Schlafly Didn't Need Feminism, But She Did Need Domestic Help

Phyllis Schlafly is enjoying a bit of a renaissance at the moment, thanks to the recent publication of the book she penned with her niece Suzanne Venker entitled "The Flipside of Feminism: What Conservative Women Know -- and Men Can't Say."

The point of the book is that feminism, as Schlafly puts it, has "made women unhappy and it's to make them believe that we live in a discriminatory and unjust society, and that they should look to government to solve their problems."

As Schlafly likes to remind everyone who will listen, she managed to obtain a college degree, a master's degree, a law degree, run for Congress, stop the ERA, and raise six children, all without any assistance from feminism or anyone else for that matter:

MARTIN: How did you manage, though? As a mother of six, as your husband was -certainly had a busy career of his own, and being as significant a national figure as you have been, how did you manage?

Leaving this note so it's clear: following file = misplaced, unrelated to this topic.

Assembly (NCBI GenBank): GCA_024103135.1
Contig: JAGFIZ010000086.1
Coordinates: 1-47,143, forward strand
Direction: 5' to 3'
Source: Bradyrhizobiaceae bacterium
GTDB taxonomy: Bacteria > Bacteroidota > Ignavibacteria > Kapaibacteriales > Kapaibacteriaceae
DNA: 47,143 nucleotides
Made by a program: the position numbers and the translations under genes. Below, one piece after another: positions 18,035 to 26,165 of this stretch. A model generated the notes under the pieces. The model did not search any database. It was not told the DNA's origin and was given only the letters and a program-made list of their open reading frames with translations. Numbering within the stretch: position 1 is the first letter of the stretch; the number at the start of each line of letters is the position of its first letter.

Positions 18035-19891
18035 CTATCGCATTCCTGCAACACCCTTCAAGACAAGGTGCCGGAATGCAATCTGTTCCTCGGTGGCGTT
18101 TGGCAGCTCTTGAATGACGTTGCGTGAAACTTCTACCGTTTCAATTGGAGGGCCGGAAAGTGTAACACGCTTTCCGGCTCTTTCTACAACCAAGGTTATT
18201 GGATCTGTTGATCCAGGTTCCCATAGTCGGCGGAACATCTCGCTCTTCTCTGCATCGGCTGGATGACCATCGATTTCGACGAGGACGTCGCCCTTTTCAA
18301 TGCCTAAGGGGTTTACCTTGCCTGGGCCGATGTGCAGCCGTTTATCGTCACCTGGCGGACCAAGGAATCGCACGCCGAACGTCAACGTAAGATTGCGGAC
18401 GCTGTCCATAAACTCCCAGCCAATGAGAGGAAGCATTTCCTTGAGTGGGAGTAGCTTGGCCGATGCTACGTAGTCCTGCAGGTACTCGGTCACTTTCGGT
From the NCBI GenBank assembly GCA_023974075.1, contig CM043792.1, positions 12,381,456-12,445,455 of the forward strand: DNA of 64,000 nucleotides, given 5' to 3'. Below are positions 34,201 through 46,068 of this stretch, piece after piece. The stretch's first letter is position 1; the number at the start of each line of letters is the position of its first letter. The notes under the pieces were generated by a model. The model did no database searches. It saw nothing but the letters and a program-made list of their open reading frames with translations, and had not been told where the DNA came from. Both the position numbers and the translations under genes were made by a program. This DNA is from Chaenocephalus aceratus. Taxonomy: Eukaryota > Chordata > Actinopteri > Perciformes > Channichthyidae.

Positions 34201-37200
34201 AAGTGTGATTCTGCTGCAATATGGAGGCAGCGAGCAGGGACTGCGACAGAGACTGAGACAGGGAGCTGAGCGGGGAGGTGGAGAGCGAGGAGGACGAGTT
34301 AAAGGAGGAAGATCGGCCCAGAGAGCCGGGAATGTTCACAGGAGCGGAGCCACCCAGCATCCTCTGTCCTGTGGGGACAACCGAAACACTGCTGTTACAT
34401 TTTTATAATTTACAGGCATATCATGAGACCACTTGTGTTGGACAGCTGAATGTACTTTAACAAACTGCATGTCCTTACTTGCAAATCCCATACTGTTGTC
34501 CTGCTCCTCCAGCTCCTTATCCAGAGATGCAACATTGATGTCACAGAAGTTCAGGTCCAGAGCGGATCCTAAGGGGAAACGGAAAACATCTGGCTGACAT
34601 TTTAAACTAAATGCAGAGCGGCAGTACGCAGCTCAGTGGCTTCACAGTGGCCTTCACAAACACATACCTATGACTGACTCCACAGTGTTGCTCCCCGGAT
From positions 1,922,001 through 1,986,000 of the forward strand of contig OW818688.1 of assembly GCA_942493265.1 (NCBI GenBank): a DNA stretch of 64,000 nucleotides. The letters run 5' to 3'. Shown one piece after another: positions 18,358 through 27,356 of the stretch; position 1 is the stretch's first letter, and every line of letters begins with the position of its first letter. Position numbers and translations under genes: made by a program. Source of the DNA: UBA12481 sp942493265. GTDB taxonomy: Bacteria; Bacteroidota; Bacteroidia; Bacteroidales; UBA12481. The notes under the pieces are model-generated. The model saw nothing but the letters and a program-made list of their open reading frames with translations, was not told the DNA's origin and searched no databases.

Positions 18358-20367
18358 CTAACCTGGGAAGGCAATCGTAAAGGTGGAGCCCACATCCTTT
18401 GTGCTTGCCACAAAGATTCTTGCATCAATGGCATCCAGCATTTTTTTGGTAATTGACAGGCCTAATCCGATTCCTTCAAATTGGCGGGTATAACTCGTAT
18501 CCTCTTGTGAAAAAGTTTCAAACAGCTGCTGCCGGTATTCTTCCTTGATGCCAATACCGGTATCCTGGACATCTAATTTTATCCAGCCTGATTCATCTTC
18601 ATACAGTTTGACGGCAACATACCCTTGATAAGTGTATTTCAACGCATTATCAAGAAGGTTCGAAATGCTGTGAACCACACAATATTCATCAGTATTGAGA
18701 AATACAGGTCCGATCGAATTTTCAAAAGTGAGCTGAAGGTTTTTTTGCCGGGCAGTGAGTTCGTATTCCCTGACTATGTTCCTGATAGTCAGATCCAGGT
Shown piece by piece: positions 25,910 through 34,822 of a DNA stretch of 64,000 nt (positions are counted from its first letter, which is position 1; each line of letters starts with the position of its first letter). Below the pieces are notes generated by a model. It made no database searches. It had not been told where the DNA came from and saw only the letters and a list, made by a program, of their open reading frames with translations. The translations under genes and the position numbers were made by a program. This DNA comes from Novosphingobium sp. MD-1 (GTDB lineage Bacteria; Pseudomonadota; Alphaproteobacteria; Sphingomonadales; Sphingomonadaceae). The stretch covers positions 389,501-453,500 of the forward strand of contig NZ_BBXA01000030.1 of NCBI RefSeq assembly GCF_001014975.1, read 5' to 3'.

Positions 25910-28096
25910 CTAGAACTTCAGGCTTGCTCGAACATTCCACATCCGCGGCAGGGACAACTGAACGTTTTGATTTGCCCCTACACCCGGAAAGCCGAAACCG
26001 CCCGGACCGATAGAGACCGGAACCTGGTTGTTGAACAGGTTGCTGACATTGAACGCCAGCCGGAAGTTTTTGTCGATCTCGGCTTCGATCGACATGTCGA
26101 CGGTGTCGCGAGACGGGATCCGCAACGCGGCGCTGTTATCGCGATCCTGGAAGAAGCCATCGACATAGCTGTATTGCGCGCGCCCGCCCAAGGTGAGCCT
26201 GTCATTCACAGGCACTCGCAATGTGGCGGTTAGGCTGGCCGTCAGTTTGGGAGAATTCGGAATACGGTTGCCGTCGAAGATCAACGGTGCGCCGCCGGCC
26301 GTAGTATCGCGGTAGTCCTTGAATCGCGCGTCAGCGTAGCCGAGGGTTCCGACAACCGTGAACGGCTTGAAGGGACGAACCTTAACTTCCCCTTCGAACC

Ms. SCHLAFLY: Well, politics was my hobby. And I really spent 25 years as a full-time homemaker before I did any particular traveling around. And by that time the children were well along in school or college. And they were very supportive. My husband was very supportive. I told the feminists the only person's permission I had to get was my husband's.

But, as it turns out, Meghan Daum of the Los Angeles Times got Schlafly's niece Venker to admit that she did, in fact, have help:

I recently called Venker at her home in St. Louis because I had some questions, not least among them: How did Schlafly manage to raise all those kids and pursue such a prominent career? Granted, at 25 Schlafly married an older, well-established lawyer, and granted, she herself didn't go to law school until she was in her 50s, but did she have help? If so, she never seemed to mention it.

Venker seemed to almost despair at the question: "I'm in a pickle because I haven't been asked this directly before," she said. "I'm going to say this the best way I can. She had domestic help.... She wouldn't have called them nannies, but she had people in her home. That's what she chose. Did she mention that fact enough to get her point across to young people about how she managed to do it? No, she did not."